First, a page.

Microsoft and the Metaverse

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michael barbaro

From The New York Times, I’m Michael Barbaro. This is The Daily.

[music]

Today: Why so many major companies are now investing in the metaverse, and whether that means those companies will control what the metaverse becomes. I spoke with my colleague, technology columnist Kevin Roose.

It’s Thursday, January 20.

kevin roose

Michael, hello.

michael barbaro

Hello, Mr. Roose.

kevin roose

Happy new year. Is it too late to say that?

michael barbaro

I mean, if you didn’t say it in a card that came into my mailbox 10 days ago, I think so.

kevin roose

[LAUGHS] I’m sorry. I meant to put you on the card list this year, but things happen.

michael barbaro

Well, I left you off my card list, too.

kevin roose

[LAUGHS] I forgive you.

michael barbaro

It’s good that we’re still talking. Kevin, as you know, we turn to you when we need to translate the digital universe, whether that’s cryptocurrency or social media platforms — and, today, it’s a mega merger in the gaming world. So tell us about this deal that was just made public.

kevin roose

Well, earlier this, week Microsoft announced that it was acquiring the gaming studio Activision Blizzard, maker of such hits as Call of Duty, Candy Crush, World of Warcraft — lots of games like that — in a deal that was valued at nearly $70 billion. And this was a monumental deal in the world of gaming. It’s the biggest acquisition ever in the gaming industry.

michael barbaro

Wow.

kevin roose

And on one level, this isn’t all that surprising. Microsoft has been investing in games for years. It owns the Xbox, produces some of the most popular video games, like Halo. It also owns the company that makes Minecraft, the enormously popular video game, especially among kids. So it’s already a big force in the gaming industry, but this will make it an even bigger force.

michael barbaro

Mhmm, and what stood out to you about this deal?

kevin roose

Well, aside from just the size of the deal and the impact it will make in the gaming industry, what caught a lot of people’s eye was that Microsoft framed this as not just another acquisition of a big gaming studio. It framed it as a step toward establishing a foothold in the metaverse.

michael barbaro

Right, the metaverse, and this is a word we hear a lot. And I feel like when I hear that phrase, I nod along, and I pretend to know what it is. And everybody I know pretends to know what it is, but we don’t. So let’s once and for all settle this question: What is the metaverse?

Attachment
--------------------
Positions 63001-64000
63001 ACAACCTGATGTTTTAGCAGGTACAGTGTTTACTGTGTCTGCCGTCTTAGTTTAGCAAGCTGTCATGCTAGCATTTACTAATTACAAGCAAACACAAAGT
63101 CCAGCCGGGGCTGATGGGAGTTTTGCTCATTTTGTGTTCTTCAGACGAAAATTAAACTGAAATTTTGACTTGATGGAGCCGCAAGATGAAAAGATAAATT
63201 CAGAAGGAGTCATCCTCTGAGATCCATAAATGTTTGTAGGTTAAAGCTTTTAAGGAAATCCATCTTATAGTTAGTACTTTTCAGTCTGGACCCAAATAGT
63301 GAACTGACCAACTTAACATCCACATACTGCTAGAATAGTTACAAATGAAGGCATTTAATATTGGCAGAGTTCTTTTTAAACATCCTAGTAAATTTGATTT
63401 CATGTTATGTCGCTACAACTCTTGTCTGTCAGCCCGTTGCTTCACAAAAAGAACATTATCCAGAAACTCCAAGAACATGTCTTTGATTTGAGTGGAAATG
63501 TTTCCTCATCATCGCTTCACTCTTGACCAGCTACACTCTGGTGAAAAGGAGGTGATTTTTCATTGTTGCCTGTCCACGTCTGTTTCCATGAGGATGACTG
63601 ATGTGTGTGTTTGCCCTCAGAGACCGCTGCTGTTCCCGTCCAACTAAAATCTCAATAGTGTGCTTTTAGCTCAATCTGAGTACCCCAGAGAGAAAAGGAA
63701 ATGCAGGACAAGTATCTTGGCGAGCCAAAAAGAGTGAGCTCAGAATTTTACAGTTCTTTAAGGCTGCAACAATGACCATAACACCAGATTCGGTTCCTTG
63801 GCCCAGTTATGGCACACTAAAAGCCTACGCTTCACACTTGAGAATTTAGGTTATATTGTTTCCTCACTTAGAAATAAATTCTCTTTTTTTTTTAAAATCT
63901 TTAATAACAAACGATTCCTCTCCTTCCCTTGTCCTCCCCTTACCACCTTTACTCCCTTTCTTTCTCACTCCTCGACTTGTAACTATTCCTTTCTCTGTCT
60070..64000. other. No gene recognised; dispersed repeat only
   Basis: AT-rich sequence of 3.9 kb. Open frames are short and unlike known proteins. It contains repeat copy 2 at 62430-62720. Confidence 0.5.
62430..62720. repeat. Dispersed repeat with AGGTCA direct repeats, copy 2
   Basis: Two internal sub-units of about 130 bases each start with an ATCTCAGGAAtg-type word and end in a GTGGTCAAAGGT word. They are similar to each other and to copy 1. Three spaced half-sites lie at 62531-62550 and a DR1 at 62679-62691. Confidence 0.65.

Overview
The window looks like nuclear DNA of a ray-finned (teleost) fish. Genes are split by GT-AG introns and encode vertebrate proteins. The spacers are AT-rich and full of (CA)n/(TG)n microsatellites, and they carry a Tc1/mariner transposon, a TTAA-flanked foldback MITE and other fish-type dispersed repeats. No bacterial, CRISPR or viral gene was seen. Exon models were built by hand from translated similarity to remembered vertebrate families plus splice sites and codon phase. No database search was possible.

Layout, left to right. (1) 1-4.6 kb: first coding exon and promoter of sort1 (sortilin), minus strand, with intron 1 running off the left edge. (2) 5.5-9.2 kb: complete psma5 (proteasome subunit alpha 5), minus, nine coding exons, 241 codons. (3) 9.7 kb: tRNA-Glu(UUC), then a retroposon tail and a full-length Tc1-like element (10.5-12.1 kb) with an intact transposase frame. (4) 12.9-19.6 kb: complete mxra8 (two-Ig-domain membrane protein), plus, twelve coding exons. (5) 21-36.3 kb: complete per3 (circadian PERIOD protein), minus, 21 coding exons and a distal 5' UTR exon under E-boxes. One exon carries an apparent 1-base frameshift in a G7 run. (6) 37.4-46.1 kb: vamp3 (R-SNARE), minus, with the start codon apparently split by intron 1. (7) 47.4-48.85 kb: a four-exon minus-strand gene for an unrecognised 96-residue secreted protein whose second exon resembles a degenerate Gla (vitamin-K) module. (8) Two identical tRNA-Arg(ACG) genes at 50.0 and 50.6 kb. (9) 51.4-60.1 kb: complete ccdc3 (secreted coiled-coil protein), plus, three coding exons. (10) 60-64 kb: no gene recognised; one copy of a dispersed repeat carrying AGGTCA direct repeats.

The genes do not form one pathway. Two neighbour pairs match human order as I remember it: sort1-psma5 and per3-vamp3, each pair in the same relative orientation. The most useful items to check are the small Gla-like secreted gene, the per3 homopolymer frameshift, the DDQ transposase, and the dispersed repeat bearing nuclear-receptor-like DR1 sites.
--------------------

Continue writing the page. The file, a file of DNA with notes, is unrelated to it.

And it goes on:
kevin roose

Well, here’s the thing. It’s not really clear yet what the metaverse is. It’s not really all that well defined, and it means a lot of different things to a lot of different people. So I think it’s OK, for the record, that everyone is kind of faking it, because even the people who profess to know what the metaverse is are also faking it.

michael barbaro

Well, to the best of your ability and the ability of those faking it, can you begin to define what this “still being defined” thing actually is?

kevin roose

Sure, so let’s just start with the term itself, metaverse. This term dates back to the early 1990s to a science fiction novel written by Neal Stephenson called “Snow Crash,” which is this story set in this futuristic 21st century world. It’s not a very sunny picture of the future. It’s basically the economy’s collapsed. The Earth is sort of crumbling. And society is shifting from living in the physical world into this thing called the metaverse — this digital world full of immersive experiences, where basically, instead of logging into the internet or going on the internet, the internet sort of just becomes the world.

It’s the air we breathe. You’re always plugged in. You’re always online. All of your experiences, your social interactions, your work, your family time, that all takes place inside the metaverse.

And for a long time, this idea of the metaverse persisted basically in science fiction. It was the premise of books like “Ready Player One,” movies like “The Matrix.” There was this sort of idea that this was kind of a far off future. And then a couple of years ago, some of the most influential people in the tech industry began trying to build the metaverse for real, that they actually thought that we had the technology or we were on the verge of having the technology that would allow us to have an actual metaverse.

michael barbaro

People like who, Kevin?

archived recording

You talked recently about how it was possible to create the metaverse.

kevin roose

Well, the first big tech person I heard talking seriously about the word metaverse was Tim Sweeney —

archived recording (tim sweeney)

Yeah, I think we’re getting there really quickly already.

kevin roose

— who is the C.E.O. of Epic Games, which is the gaming company that makes “Fornite.”

archived recording (tim sweeney)

You’re seeing the beginning components of the metaverse actually coming together now, where multiple people are being put together in an interesting social scenario and hooked up individually.